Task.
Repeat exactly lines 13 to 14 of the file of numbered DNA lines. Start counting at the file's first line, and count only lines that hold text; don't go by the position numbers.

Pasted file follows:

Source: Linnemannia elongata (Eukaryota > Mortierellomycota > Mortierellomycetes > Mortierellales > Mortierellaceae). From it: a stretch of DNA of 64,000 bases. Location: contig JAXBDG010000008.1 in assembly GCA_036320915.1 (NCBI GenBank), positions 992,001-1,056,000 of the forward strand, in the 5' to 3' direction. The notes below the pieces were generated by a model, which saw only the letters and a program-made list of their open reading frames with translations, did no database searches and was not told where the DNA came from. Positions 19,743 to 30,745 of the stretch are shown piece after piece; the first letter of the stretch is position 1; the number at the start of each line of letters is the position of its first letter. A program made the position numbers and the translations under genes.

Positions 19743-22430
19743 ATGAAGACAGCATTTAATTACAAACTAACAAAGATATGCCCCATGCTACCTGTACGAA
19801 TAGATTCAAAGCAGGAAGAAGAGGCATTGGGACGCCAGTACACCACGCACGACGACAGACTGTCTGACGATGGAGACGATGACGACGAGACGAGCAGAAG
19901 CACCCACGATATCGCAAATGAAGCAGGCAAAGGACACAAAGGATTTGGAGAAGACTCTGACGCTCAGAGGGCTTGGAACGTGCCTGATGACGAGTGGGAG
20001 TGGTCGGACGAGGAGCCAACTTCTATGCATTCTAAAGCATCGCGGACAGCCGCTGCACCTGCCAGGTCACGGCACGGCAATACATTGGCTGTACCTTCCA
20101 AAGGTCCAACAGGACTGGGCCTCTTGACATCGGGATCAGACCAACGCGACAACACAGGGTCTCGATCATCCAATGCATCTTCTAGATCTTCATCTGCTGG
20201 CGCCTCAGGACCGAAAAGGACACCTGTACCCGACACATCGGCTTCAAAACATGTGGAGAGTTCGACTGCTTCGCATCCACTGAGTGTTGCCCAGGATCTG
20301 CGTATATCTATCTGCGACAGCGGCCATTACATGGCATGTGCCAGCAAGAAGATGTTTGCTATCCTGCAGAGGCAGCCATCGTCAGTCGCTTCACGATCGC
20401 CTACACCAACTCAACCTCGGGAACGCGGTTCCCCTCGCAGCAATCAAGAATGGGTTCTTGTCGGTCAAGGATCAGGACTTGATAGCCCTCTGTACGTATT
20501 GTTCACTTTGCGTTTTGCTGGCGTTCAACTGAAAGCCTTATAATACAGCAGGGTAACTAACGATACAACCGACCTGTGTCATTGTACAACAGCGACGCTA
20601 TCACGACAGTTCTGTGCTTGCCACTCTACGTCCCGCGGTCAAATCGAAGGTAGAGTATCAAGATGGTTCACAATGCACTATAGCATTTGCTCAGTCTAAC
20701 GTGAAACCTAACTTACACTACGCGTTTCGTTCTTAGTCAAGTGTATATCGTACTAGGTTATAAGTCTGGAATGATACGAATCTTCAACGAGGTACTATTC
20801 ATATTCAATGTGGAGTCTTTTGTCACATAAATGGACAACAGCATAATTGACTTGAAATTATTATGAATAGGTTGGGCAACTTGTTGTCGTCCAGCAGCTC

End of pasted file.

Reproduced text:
20701 GTGAAACCTAACTTACACTACGCGTTTCGTTCTTAGTCAAGTGTATATCGTACTAGGTTATAAGTCTGGAATGATACGAATCTTCAACGAGGTACTATTC
20801 ATATTCAATGTGGAGTCTTTTGTCACATAAATGGACAACAGCATAATTGACTTGAAATTATTATGAATAGGTTGGGCAACTTGTTGTCGTCCAGCAGCTC